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St. Jude Buys Japanese Distributor Getz Brothers

Executive Summary

It's not unusual for medical device firms to buy overseas distributors who have been successful in selling their products. But in the case of St. Jude and Getz Brothers, the deal raises questions about both companies' future relationships with past partners.

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The Redemption of St. Jude Medical

In the early 1990s, St. Jude Medical was the market leader in its sole product area: mechanical heart valves, which placed it among the most profitable of device companies. Demographics, however, limited heart valves' future growth opportunities and St. Jude needed to diversify, moving into cardiac rhythm management (CRM), cardiology catheters, and vascular access devices, while also expanding in cardiac surgery. The diversification process went anything but smoothly, the company missed its numbers, and investors were quick to punish St. Jude for its integration missteps. In the past year, however, the company has become one of Wall Street's few device darlings, ranking number one in 2000 for returns among device stocks. The company's growth is largely the result of sticking to a strategy that has St. Jude well-positioned in CRM's traditional markets, while also poised to pursue huge new opportunities in atrial fibrillation and, to a lesser degree, congestive heart failure. And St. Jude has not forgotten its base: cardiac surgery, where the company has introduced new sutureless anastomotic technology for minimally invasive coronary bypass surgery.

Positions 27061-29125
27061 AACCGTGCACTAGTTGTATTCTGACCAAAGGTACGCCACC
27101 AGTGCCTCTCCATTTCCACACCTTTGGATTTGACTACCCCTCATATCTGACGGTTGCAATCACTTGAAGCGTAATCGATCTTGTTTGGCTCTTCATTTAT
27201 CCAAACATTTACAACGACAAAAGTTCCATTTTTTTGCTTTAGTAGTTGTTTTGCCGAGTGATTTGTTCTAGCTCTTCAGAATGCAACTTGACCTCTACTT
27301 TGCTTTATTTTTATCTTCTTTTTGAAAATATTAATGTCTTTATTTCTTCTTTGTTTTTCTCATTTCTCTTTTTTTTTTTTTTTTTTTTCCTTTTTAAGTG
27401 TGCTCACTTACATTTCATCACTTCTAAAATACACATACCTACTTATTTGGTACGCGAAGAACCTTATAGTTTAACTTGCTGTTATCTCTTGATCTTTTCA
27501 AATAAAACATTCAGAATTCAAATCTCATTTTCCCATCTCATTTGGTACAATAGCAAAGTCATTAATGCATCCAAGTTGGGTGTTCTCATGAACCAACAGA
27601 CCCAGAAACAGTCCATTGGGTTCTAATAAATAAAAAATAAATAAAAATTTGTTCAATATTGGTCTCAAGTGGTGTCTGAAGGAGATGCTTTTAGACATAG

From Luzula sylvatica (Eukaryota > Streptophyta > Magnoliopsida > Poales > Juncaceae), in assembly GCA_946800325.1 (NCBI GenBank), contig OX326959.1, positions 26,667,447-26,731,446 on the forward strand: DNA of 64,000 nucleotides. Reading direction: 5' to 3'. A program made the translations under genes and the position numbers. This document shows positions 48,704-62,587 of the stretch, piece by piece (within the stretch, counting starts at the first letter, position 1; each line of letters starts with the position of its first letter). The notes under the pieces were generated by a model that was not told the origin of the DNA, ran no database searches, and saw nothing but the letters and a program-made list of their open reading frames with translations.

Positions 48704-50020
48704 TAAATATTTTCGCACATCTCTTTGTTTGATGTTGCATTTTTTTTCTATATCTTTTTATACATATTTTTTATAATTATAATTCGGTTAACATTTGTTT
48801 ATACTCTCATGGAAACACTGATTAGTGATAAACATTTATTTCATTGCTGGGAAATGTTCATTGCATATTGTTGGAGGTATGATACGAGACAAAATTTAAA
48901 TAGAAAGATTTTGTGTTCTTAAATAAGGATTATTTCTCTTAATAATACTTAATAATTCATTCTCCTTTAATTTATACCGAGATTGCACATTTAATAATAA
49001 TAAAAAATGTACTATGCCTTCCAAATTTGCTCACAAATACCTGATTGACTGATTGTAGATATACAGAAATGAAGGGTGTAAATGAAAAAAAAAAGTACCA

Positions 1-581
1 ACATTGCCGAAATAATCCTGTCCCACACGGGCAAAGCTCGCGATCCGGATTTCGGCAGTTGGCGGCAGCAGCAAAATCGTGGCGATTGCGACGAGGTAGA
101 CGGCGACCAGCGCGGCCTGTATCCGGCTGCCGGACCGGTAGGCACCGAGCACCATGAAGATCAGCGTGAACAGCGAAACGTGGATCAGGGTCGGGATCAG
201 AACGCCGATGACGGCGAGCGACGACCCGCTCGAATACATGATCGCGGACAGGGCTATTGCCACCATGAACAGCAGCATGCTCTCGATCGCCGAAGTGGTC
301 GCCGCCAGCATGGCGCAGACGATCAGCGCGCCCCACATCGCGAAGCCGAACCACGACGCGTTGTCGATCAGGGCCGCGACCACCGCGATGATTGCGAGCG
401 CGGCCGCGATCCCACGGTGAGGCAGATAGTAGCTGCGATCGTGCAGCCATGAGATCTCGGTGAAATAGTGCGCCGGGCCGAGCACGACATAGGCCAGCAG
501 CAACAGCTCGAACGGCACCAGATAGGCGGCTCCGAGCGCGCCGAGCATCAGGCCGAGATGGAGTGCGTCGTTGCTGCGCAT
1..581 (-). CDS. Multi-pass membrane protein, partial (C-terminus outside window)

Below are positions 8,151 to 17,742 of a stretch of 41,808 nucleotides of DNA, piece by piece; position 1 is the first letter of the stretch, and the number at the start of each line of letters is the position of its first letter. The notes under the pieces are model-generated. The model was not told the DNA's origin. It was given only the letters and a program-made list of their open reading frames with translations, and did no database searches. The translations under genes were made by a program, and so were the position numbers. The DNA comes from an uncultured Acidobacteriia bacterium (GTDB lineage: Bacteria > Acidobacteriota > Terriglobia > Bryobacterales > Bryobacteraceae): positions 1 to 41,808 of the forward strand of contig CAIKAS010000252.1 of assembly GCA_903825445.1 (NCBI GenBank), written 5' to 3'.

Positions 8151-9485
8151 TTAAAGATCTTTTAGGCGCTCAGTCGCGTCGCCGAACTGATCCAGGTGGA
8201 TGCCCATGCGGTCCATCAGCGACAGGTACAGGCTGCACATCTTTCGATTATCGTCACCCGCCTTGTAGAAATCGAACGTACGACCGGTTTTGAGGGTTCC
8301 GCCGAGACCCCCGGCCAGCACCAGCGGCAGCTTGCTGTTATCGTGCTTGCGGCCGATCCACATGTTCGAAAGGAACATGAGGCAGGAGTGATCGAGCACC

St. Jude's New Customer

St. Jude thinks that a single specialist, the electrophysiologist, will make the purchasing decisions for arrhythmias, buying from the company with the most interesting technologies. St. Jude's recent deals are designed to make sure it's on the EP'sradar screen.

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